The Three Biggest Mistakes Nurses Make with EMRs
Electronic medical records were designed for greater efficiency, but these common errors can compromise the integrity of patient records
By Melissa Wirkus Hagstrom, contributor
Electronic medical records (EMRs), or electronic health records (EHRs), were created to make collecting and documenting critical patient information faster, easier and safer for everyone involved. Now that most facilities have made the switch to EMRs, some issues have come to light that require corrective action, especially in regards to information that is input into the systems.
A key concern with EMRs is in the area of data integrity failures, which ECRI Institute highlights in their Top 10 Patient Safety Concerns for Healthcare Organizations report. Compromised data can include a wide variety of issues, from data entry errors and missing or delayed data to the inappropriate use of default values, copying and pasting older information into a new report, and the use of both paper and electronic systems simultaneously for patient care.
Here, TravelNursing.com looks at the top three mistakes nurses and other health care clinicians make with EMRs:
1. Omitting information and inputting incorrect data
William Marella, executive director, operations and analytics, ECRI Institute, presented at the HIMSS15 Annual Conference in April 2015 and discussed some of the major challenges and risks that have been identified in the health care setting as a result of the rapid adoption of electronic patient records.
“There are a lot of issues around making sure that the information that gets into the EMR is timely, and relevant and complete; and that it is getting in there without errors creeping into it,” he said. “Sometimes people can put in the wrong information, other times the wrong information can get into the medical record from a medical device that might be incorrectly mapped between the linked systems.”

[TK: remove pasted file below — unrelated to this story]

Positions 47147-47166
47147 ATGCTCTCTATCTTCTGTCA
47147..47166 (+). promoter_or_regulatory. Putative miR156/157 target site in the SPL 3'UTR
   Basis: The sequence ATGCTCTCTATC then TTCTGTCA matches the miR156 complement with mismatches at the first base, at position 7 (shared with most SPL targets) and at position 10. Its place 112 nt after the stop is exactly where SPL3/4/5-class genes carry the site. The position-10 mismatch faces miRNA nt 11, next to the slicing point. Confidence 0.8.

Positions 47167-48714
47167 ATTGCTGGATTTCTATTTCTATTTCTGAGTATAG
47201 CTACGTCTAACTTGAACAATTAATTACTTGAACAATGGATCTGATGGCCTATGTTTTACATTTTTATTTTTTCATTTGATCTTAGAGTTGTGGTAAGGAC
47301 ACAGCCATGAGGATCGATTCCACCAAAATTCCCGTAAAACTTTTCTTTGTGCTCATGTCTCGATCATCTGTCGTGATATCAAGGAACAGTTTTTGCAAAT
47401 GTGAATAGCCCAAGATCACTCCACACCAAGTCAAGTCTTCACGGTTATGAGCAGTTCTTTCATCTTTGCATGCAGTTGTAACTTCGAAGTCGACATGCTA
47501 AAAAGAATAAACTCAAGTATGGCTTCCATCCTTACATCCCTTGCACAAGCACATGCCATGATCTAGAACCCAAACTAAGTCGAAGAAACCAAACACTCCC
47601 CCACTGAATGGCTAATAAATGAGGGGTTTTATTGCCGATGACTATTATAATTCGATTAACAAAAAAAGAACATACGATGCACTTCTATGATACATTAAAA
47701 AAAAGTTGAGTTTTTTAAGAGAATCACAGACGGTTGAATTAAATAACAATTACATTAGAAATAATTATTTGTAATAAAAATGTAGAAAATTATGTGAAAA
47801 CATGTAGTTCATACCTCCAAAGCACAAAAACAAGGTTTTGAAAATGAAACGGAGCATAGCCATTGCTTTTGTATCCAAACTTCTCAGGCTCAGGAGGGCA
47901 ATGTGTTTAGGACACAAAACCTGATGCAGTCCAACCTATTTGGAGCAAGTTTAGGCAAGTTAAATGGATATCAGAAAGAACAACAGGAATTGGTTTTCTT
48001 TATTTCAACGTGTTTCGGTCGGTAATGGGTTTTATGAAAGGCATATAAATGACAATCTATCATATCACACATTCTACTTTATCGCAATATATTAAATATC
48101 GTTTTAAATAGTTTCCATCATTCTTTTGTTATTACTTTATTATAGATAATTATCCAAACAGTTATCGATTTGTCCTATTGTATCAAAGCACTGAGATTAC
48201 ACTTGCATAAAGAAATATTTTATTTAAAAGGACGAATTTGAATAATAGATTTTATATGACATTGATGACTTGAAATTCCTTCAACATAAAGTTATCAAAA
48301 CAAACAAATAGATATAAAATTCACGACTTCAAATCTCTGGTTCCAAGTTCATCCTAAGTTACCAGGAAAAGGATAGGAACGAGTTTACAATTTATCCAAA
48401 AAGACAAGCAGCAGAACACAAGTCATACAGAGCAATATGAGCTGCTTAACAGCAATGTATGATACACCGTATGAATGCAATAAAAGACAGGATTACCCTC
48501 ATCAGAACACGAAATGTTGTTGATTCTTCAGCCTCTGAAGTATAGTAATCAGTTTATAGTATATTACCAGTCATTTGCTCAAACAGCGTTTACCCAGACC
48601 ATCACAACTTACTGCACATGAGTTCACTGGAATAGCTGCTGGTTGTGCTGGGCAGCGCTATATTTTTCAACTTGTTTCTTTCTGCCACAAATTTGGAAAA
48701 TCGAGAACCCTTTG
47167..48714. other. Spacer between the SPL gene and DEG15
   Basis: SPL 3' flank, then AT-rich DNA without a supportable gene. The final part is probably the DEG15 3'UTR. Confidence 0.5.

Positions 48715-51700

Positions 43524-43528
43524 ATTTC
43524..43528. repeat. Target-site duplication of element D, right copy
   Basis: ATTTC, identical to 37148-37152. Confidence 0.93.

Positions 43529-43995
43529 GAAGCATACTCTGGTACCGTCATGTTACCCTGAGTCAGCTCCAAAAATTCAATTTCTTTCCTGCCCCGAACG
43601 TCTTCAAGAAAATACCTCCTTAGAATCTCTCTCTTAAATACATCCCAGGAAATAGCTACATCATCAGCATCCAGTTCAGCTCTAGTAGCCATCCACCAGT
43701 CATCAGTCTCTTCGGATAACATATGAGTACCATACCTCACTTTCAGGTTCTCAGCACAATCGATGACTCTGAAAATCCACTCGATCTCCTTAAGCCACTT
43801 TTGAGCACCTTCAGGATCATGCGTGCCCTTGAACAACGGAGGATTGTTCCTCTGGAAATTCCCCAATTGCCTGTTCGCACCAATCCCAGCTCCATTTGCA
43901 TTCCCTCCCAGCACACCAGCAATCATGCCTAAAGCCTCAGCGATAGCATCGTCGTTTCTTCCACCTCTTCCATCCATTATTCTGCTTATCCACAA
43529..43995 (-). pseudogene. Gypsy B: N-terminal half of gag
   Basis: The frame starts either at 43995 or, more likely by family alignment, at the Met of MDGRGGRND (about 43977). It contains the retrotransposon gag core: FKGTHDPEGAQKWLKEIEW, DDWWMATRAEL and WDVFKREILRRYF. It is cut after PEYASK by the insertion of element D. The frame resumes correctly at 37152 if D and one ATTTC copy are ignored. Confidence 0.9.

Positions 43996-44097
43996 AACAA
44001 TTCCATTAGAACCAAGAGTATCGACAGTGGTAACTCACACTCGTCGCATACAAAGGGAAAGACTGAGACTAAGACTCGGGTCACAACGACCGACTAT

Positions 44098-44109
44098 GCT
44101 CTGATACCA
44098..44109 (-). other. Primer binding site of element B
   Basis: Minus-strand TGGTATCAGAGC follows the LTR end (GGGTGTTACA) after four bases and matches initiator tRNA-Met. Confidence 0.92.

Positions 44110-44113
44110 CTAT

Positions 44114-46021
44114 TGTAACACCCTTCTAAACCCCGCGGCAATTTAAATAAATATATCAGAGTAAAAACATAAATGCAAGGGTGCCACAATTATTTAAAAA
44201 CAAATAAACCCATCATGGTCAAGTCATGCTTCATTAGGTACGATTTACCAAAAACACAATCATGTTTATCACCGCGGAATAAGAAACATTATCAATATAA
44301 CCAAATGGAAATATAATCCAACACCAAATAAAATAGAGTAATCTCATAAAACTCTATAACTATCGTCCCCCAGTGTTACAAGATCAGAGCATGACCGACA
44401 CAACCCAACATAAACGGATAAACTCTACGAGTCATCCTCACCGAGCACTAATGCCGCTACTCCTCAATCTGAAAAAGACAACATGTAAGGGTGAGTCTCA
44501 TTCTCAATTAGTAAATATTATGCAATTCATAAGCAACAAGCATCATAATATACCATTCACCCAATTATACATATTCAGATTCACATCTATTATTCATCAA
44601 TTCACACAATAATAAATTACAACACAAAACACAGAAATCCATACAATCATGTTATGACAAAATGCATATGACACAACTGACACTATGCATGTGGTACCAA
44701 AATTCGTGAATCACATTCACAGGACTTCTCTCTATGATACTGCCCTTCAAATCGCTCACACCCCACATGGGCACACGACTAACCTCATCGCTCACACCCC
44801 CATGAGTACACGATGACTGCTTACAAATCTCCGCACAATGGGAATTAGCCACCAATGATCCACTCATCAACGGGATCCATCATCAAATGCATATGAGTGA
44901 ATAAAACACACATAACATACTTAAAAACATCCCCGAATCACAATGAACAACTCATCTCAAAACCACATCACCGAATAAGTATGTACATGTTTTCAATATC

The integrity of the data in patient records is extremely important, Marella stressed. As physicians and nurses are being pressured to take care of more patients in less time, they are relying on the data in these electronic systems to make important decisions. If the data is compromised, so are the health decisions that clinicians are making.
“The kinds of things we are seeing are information being omitted that should get into the EHR, like a lab result gets reported, but no one records it in the EMR. Or, they record it in the EMR, but they record it incorrectly,” Marella said.
Nurses can avoid leaving information out or inputting it incorrectly by exercising a variety of different tactics, such as leveraging system defaults and using quality control methodologies.
2. Mixing up patient information
Another issue arises with respect to patient identification, Marella explained. “A lot of times you can have multiple patient records open at the same time and people can introduce errors that way when they put something in one patient’s record that they really intended to put in another patient’s record.”
Nurses can be more diligent about double-checking patient IDs when in the system and ensuring they are not copying and pasting information into the incorrect file or forgetting to edit the copied information once it is pasted.
In addition to mixing up patient records, another common problem highlighted in ECRI’s Top 10 list is mixing up pounds and kilograms in respect to patient weight.
“Patients’ medication doses are often calculated based on our understanding of the patient’s weight, and if that understanding isn’t correct, that can cause problems and frequently leads to overdoses or under-doses of some pretty significant medications.”
3. Inadequate training
Although training is typically seen as a management issue, it is essential for nurses of every practice level to speak up if they feel they have had inadequate training; they may even take their training into their own hands in order to ensure they are entirely comfortable and competent with the technology before using it in the patient care setting.
“A lot of it is good training and good documentation practices within the institution,” Marella said. “Particularly when you are dealing with nurses coming in from outside the organization--like temp nurses or even nurses in the float pool if they are working in a department that they don’t normally work in--they need to understand just what the documentation practices are and what the expectations are.”
Being aware of errors and possessing a healthy level of skepticism are two keys to avoiding some of the common mistakes with electronic medical records. “If you see information that is contradicted by other information you know, then you should question it and not assume that it’s correct,” Marella concluded.
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